The question remains, are aluminum electrolytic capacitors inherently unreliable? The short answer is no. The slightly longer answer is that capacitors have always had higher failure rates than other electronic components. Thus, relatively speaking, they have high failure rates, but in absolute terms, they are extremely reliable when correctly used. Aluminum electrolytic capacitors are ubiquitous, and are included in applications with the most stringent reliability requirements, e.g., Minuteman missiles. Also, the expected life numbers found on catalog pages assume the capacitor is being run at its maximum rated voltage and maximum rated temperature. Once these stress factors are reduced, the expected life increases dramatically.

For an objective estimate of reliability, the failure rates and methods of calculation contained within MIL-HDBK-217F are up-to-date, complete, and conservative. The failure rate for a given component is calculated by taking its base failure rate and multiplying that figure by various usage related factors. For aluminum electrolytic capacitors, the overall failure rate is given by:

In MIL-HDBK217F, failure rates are given in failures per 10^{6 }hours. For the capacitors in question the failure rate is:

The other factors are:

Some of the critical factors are calculated as follows:

For purposes of this calculation, it was assumed that commercial parts with no reliability screening would be used, along with a worst case ground-based environment That led to the factors used here being:

Using these values, the total failure rate per capacitor is:

Thus, if you are designing a circuit which uses ten aluminum electrolytic capacitors and you remain within the stress factors given, you would expect an average failure rate of 6.7 failures per million hours (or one failure approximately every 150,000 hours) based solely on capacitor failure rates. The overall failure rate will, of course, be higher once the rates for the other components are included. The failure rate of the capacitors is quite low and would certainly result in a driver with an expected life which exceeds the published L50 or L70 lumen maintainence figures given by the LED manufacturers.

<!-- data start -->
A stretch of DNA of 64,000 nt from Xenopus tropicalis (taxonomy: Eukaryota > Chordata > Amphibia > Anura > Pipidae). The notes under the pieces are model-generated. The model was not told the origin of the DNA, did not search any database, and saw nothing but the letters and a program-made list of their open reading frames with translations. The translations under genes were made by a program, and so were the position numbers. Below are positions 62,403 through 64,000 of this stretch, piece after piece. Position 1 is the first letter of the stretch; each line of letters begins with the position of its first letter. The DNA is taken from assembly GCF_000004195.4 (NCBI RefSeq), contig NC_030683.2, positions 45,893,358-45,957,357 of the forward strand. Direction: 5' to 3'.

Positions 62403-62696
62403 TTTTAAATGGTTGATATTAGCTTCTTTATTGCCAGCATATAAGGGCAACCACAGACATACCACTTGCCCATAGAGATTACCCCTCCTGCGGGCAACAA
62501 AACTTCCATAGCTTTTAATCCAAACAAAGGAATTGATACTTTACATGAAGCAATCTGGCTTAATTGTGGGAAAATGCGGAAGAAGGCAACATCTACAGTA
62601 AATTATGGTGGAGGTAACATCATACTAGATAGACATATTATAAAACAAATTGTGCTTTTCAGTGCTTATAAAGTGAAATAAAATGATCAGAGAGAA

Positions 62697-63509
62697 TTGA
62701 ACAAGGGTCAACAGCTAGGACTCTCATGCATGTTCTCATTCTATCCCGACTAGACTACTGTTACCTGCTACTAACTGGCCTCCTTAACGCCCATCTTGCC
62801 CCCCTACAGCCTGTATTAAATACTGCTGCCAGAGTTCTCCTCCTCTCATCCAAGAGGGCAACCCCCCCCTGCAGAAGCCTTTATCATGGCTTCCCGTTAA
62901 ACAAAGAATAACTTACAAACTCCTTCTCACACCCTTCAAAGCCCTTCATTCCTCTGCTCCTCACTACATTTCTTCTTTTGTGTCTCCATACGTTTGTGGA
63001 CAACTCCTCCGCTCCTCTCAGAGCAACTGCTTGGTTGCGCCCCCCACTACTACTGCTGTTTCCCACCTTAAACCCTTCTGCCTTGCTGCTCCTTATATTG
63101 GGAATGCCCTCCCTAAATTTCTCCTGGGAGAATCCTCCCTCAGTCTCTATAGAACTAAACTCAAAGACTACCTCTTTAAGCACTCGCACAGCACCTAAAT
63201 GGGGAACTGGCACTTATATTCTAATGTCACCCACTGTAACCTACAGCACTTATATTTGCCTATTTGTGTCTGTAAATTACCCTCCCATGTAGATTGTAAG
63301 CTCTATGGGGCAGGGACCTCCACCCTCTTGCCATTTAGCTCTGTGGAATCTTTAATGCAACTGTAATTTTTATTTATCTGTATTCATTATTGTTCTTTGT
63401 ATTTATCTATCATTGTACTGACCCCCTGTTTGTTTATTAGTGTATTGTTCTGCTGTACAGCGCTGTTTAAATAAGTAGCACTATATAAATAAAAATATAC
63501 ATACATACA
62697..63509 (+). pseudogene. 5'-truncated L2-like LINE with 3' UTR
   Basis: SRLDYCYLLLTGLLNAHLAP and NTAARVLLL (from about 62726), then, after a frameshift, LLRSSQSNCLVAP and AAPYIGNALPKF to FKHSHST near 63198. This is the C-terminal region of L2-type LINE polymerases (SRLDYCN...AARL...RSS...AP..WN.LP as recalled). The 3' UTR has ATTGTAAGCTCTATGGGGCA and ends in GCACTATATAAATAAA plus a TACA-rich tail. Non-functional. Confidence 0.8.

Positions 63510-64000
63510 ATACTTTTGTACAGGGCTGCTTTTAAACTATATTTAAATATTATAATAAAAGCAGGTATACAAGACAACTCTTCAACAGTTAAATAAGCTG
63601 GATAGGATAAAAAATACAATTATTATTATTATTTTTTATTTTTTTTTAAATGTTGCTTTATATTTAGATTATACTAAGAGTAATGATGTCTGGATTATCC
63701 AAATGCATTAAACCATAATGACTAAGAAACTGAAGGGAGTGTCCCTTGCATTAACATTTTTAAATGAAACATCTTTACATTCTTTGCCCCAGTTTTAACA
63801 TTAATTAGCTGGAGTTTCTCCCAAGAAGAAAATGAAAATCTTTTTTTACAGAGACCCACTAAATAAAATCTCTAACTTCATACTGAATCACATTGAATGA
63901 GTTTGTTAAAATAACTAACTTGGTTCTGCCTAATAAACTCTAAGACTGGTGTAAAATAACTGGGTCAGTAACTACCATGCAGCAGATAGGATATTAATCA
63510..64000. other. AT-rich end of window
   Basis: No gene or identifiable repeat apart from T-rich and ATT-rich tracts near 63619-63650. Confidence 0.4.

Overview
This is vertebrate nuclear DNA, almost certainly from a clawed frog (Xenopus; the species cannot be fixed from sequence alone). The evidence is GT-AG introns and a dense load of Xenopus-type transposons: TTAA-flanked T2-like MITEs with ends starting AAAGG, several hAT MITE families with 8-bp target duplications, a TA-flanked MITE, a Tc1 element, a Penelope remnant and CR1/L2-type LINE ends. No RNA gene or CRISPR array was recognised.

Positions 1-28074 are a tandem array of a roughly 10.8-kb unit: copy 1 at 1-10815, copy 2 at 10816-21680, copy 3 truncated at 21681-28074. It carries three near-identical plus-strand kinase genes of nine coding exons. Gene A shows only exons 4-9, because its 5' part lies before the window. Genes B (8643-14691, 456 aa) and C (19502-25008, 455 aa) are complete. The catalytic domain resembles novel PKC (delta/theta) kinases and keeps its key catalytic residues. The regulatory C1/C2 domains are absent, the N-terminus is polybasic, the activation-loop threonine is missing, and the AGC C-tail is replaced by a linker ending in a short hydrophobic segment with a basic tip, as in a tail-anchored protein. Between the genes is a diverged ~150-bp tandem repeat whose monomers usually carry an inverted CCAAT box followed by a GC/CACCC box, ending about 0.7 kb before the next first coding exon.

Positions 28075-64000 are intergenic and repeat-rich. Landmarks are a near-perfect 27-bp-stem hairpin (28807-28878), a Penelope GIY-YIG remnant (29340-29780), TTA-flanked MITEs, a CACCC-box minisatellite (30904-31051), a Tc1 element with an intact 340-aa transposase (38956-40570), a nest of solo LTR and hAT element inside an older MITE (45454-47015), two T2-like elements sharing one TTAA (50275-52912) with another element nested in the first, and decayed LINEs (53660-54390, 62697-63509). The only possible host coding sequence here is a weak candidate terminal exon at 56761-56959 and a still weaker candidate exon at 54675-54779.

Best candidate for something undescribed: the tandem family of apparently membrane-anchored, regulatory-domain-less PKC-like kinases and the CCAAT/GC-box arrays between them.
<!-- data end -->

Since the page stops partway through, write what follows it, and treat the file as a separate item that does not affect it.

It is also important to realize that not all of the capacitor failures noted during the so-called “capacitor plague” were catastrophic failures. Rather, some were characterized only by a reduction in capacitance. Whereas diminished capacitance would result increased ripple on the VCC supply in a computer could cause degraded operation, it would have much less impact on an LED driver.

This is encouraging in view of the fact that aluminum electrolytics have the highest available volumetric efficiency for energy storage in voltages over fifty volts. At lower voltages tantalum capacitors have an advantage in volumetric efficiency. The failure rate of tantalum is attractive at low stress factors, but increases drastically if the voltage stress exceeds 50%.

Peter R. Rahm

Chief Engineer

LEDdynamics, Inc.